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HRI Honoree James S. Wells

HRI Honoree James S. Wells

Jim Wells was born in Colchester, England in 1915. Cecil and Jim met in Bournemouth England, which is 107 miles southwest of London, where Cecil was stationed as an ATS (equivalent to an American WACS). They were married on July 29th, 1940. Jim and Cecil were married for 60 years.

During World War II Jim grew vegetables for the war effort. Immediately following the war, Jim wrote Mr. Seabrook of Seabrook frozen foods regarding work. During this same time Jim, traveled to Holland where he gained valuable information regarding ericaceous plant material. In 1946, Jim, Cecil, and their two sons, Roger and Jeremy, left England and went to work at Seabrook Nursery in Bridgton N.J. where they stayed for 7 years. In 1954 Jim went to work for D. Hill nursery in Chicago where he stayed for 1-1/2 years before moving back to New Jersey. In 1956 Jim started Wells Nursery in Red Bank. According to Cecil, it took them 10 years before they were to show a profit.

Jim Wells was a self-taught man with no formal education in horticulture. His greatest hobbies were reading and walking and he did so at every opportunity. Jim was one of the first to realize the benefits of using rooting hormones to promote rooting of ericaceous plants such as evergreen rhododendrons and deciduous azaleas, which at the time were grafted. He also utilized a new propagation technique called intermittent mist to help stabilize un-rooted cuttings until they began to root. According to Cecil, it took Jim 10 years to perfect the rooting of deciduous azaleas.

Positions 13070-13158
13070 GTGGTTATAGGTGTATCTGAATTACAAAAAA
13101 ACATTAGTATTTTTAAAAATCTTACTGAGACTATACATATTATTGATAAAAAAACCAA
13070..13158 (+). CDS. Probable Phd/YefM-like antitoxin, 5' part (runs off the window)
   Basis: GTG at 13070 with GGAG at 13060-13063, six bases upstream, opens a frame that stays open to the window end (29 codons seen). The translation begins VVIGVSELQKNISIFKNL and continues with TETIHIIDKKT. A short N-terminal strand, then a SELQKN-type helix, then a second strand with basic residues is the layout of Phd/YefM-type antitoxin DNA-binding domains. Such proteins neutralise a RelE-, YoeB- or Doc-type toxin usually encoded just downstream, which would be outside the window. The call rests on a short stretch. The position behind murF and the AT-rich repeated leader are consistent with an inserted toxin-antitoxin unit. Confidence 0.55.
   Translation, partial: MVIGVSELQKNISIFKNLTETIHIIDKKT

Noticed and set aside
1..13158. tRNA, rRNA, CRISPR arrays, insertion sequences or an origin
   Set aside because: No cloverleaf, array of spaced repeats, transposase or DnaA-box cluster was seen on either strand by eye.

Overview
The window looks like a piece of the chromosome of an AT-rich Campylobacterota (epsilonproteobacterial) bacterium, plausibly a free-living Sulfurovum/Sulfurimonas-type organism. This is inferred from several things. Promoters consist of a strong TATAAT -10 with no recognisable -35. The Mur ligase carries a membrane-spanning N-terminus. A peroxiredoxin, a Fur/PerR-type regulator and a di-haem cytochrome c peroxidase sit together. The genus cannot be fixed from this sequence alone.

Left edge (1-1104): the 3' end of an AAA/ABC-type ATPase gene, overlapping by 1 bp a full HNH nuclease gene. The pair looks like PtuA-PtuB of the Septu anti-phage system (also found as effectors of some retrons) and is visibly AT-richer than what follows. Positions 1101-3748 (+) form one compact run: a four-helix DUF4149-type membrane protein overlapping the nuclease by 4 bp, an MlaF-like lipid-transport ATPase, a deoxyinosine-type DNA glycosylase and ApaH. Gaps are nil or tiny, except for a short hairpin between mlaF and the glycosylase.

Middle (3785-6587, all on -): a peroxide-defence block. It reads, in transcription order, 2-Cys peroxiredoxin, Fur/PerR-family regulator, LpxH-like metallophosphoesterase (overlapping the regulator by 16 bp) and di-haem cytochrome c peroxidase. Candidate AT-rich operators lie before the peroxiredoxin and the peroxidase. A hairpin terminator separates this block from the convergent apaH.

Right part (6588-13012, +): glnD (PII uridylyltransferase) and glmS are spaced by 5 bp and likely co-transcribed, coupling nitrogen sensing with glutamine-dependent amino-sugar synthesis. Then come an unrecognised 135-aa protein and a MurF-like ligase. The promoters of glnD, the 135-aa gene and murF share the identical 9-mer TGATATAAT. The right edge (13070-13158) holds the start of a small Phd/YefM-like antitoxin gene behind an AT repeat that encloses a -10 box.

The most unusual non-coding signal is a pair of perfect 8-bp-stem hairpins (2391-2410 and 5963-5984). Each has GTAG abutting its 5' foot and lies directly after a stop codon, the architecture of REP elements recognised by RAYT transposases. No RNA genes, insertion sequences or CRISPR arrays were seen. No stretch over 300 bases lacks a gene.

Jim Wells was one of the founding fathers of the International Plant Propagators’ Society. He was this Society’s first President and served in this capacity for 2 years. Jim and the founders were the ones responsible for coming up with the slogan “To Seek and to Share.” Young people were important to Jim, as he saw them as the future of this organization. Every year Jim would bring in up to 4 interns from England to work at his nursery. After retiring in the 1970s, Jim took up growing miniature daffodils as a hobby and became an accomplished expert in this subject.

Jim was an author of two horticultural publications. His first and most famous is Plant Propagation Practices, which is still used as a reference in many Horticultural curriculums. There have been a number of editions. His second, less noted, book is Modern Miniature Daffodils Species and Hybrids. Published in 1989, there were very few copies made. Jim took nearly all of the photos in this book.

Jim Wells died on January 5, 2000. He left behind his wife Cecil, his two sons, Roger and Jeremy, 5 grandchildren, and 3 great grandchildren. Jim is buried in New London, New Hampshire. He devoted his entire life to plants and is one of the greatest reasons the International Plant Propagators society is the success it is today.

* A special thanks goes to Cecil Wells for the valuable and personal information on Jim Wells life and accomplishments.